People often ask me what my homeschooling goals are – which is a loaded question. On one hand they mean what are the measurable results I want to achieve for my children in a given time period and of course I don’t have a clue! On the other hand I think they really mean ‘why would anyone even do that?’. It puts me on the defensive.
Parents often send their kids to a specific school expecting a specific outcome like you plop your 2 year old at Ethical Culture in Manhattan for $40,000/year and 40 years later they’re running a Fortune 500 company with a bunch of other jet-owning Harvard buddies. I don’t know if I want my sons to be Ivy leaguers with upturned collars on their polo shirts and a pugnacious drive to earn squillions of bucks, tech geeks who design computer games at 8 or activists who live in tshirts and cheap trainers as they dedicate their lives to helping others. I know people who’ve had well over $250,000 dropped on their education and not much to show for it except for parents crying into their tea because they spent all this money and they know they’ll be lucky if their kid ever gets off drugs never mind running a Fortune 500 company.
Is this a measurable goal?
Future masters of the universe
What about this? Measurable?
Am I an unschooler or a classicist at heart? Do I prefer The Well Trained Mind vs Penelope Trunk? I don’t know I love both!
I guess what it comes down to is my (new) homeschooling motto giving to me by my husband (he’s Buddhist, went to Vassar and describes himself as a feminist just to put in in perspective) ‘WORK ON YOURSELF and TEACH BY EXAMPLE’.
Anytime I have dilemmas about how my children are going to turn out I return to this motto and find it great for redirecting my energy positively.
My kids are happy, they are learning, they are curious. Yesterday my three year old asked me about magnets and we spent the afternoon magnet fishing. This morning he asked if we could do more magnet fishing. And he also found a kite flying pack I bought for him and asked me about that too – so after his chores we’ll do that later with a little bit of phonics and reading in the car – what, you didn’t know Carschool was the new Homeschool? – violin and maths and some stuff from our Learn and Grow curriculum if there’s still time.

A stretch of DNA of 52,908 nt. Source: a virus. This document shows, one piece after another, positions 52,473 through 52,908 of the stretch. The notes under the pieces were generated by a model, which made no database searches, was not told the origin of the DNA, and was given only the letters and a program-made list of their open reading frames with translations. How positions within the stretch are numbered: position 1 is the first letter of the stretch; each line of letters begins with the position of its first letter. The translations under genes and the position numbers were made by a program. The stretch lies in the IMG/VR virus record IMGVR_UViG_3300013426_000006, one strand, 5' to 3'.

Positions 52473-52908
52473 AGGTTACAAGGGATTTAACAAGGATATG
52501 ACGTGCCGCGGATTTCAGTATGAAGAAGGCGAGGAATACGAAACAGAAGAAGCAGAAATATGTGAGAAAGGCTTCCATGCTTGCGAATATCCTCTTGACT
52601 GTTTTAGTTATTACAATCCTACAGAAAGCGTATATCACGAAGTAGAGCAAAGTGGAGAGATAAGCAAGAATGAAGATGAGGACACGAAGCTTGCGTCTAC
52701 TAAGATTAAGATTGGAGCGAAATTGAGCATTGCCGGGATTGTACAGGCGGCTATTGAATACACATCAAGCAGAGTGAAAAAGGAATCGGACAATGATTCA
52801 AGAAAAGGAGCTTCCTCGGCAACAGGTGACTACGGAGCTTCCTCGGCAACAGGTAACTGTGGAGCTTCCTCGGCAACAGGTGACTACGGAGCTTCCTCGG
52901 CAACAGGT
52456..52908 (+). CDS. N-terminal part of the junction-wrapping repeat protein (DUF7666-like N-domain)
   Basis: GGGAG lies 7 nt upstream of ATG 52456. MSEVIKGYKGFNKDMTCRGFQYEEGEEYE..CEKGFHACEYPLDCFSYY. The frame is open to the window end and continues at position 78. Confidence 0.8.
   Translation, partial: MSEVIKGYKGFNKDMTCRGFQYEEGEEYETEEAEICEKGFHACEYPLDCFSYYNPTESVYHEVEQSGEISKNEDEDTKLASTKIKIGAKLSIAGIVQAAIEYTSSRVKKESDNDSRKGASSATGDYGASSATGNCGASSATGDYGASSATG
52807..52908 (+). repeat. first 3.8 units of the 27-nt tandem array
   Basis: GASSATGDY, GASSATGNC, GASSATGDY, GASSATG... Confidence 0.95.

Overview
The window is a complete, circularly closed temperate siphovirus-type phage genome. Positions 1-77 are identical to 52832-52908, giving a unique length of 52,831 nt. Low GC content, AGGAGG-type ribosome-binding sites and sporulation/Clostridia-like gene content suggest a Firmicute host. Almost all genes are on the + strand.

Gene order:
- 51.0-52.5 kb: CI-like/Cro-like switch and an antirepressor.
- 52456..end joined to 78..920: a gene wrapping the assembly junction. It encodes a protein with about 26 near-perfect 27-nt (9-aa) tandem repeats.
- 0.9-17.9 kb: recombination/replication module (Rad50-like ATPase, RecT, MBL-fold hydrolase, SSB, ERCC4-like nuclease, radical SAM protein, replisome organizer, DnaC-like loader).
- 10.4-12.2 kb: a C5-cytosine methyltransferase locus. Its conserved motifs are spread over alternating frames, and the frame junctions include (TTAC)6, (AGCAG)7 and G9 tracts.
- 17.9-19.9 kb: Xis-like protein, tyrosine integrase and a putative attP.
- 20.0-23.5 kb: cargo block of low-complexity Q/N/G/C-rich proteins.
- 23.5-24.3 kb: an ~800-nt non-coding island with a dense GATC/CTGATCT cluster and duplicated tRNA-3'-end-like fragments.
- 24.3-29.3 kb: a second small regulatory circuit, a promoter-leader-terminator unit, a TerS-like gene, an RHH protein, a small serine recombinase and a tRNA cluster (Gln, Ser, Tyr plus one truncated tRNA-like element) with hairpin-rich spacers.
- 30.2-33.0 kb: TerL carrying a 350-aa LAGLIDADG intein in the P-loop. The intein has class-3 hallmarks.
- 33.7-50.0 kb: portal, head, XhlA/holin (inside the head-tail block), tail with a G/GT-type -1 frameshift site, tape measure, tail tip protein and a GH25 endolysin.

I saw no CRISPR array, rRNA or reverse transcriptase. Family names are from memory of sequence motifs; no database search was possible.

I’d like my three year old son to read and understand basic arithmetic as soon has he’s able to – I keep an eye on things your kid should know by the time they reach kindergarten but I’m not going to put an arbitrary date on things, I’m just going to continue helping him. As long as I see progression I honestly don’t feel like I can do much more.
To cut a long story short, I try to make my measurable homeschool goals about me. I have started reading 7 Habits of Highly Effective People and I’ve (just) decided to study a MOOC http://www.edx.org seem to have great (free) online courses. I also want to earn some money this year. When you’re a SAHM no-one wants to hear you whine about the lack of organic milk in your local store or the fact that you’ve never been to Italy. Unless your husband is out of work all your problems are rich people’s problems, white people’s problems, first world problems etc. I get it. My problem is I still need some illusion of financial independence. I was working and earning my own money from a young age. I had a punishing paper round at 11 years old and at 16 I earned enough from my novel advance to fly for the first time. I worked part time in Nigeria for the first two and a half years I was here editing a popular women’s magazine and left to be home more with my kids but now my youngest is through the tough first year I want to do more and start earning again (while homeschooling) so when I feel like worrying about homeschool, that’s what I think about.